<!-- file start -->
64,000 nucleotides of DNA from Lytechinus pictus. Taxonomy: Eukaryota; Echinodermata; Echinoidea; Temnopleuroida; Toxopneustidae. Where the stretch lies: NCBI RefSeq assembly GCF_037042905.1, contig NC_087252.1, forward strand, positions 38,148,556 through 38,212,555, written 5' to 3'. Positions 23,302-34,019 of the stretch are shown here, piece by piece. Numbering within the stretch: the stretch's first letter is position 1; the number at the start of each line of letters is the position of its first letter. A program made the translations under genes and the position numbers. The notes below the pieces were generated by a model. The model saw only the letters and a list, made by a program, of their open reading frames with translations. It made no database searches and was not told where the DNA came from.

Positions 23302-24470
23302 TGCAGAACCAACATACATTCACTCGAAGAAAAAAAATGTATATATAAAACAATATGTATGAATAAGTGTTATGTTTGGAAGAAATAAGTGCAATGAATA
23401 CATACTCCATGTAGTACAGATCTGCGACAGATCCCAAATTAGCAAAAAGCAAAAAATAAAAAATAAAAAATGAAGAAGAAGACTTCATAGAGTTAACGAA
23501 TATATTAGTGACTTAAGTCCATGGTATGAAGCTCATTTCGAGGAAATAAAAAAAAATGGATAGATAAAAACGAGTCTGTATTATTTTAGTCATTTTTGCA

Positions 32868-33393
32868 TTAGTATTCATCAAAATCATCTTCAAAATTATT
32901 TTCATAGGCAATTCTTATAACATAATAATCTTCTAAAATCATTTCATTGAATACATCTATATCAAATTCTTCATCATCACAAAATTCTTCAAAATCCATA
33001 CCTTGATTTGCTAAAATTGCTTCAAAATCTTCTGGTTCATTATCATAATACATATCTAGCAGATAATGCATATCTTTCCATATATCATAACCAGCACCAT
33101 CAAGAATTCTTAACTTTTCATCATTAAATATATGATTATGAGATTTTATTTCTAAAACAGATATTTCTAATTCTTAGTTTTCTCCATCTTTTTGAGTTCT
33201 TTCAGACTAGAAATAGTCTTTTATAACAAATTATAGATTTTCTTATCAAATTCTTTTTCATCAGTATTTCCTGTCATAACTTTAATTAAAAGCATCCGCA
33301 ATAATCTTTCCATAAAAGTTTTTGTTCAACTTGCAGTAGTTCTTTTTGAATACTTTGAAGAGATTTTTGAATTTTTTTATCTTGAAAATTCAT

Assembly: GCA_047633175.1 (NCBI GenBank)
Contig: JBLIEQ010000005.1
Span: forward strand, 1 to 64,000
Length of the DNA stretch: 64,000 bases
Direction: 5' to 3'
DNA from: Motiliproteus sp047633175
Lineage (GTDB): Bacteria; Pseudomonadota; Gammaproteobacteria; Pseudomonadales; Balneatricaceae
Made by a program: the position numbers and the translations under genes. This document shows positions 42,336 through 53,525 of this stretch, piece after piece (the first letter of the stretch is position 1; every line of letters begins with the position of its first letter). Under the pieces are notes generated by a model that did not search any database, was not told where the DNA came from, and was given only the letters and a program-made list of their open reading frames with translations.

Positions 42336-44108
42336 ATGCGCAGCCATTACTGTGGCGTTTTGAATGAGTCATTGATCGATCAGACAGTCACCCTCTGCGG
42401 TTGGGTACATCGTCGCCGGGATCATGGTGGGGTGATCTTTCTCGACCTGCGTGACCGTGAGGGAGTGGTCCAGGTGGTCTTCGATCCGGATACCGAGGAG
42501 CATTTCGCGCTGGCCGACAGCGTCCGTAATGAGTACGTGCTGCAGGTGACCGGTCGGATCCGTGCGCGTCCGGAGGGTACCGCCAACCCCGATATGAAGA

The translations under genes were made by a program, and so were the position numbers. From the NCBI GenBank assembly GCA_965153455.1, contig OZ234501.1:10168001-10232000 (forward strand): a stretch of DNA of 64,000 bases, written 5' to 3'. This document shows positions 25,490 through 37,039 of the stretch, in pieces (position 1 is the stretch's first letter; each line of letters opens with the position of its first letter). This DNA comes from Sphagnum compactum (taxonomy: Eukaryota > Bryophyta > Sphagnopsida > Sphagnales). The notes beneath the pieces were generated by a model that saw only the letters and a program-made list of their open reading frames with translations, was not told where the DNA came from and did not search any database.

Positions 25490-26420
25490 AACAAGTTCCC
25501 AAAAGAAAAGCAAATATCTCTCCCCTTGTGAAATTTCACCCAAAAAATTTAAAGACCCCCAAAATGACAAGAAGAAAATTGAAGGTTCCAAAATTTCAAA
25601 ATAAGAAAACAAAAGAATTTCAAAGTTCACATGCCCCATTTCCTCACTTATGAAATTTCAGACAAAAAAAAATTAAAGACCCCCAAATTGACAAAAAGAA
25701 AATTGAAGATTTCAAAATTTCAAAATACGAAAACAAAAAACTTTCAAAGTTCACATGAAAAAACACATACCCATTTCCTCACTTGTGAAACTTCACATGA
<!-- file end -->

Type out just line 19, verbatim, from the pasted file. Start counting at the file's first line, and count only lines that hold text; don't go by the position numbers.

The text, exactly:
Lineage (GTDB): Bacteria; Pseudomonadota; Gammaproteobacteria; Pseudomonadales; Balneatricaceae